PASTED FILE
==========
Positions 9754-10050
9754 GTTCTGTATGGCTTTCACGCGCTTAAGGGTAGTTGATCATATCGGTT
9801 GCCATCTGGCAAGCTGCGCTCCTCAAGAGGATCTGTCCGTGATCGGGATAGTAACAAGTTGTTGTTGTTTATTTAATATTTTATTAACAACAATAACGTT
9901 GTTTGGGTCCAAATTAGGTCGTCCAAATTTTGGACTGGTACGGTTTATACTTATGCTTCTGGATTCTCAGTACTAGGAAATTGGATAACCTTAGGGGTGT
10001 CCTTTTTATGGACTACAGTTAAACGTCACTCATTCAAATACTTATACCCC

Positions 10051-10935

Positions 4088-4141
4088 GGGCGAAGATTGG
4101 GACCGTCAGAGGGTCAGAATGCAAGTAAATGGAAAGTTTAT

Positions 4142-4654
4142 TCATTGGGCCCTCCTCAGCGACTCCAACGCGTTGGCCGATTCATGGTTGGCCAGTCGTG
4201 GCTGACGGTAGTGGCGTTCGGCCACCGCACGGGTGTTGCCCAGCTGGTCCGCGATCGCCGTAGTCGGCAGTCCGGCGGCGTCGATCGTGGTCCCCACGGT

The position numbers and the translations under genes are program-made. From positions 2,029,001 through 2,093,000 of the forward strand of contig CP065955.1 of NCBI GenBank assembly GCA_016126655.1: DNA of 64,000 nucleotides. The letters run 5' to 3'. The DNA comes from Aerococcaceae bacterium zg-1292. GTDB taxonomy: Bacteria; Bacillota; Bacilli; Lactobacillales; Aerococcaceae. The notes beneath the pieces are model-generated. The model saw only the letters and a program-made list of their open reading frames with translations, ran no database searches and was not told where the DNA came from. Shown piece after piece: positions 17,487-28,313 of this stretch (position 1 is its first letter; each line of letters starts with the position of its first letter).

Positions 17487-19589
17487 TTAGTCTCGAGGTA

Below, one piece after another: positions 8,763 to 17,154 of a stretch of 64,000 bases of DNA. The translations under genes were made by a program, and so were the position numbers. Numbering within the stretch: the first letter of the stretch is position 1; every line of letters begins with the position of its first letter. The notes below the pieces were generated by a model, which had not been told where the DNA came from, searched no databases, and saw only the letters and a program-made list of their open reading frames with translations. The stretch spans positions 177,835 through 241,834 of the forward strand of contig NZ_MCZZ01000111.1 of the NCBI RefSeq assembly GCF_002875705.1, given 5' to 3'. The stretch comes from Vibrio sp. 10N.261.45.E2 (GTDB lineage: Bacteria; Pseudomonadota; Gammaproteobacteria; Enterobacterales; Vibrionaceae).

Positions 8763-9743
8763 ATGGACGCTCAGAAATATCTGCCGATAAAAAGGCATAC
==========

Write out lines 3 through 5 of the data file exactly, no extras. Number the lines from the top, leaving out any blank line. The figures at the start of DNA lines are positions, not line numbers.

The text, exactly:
9801 GCCATCTGGCAAGCTGCGCTCCTCAAGAGGATCTGTCCGTGATCGGGATAGTAACAAGTTGTTGTTGTTTATTTAATATTTTATTAACAACAATAACGTT
9901 GTTTGGGTCCAAATTAGGTCGTCCAAATTTTGGACTGGTACGGTTTATACTTATGCTTCTGGATTCTCAGTACTAGGAAATTGGATAACCTTAGGGGTGT
10001 CCTTTTTATGGACTACAGTTAAACGTCACTCATTCAAATACTTATACCCC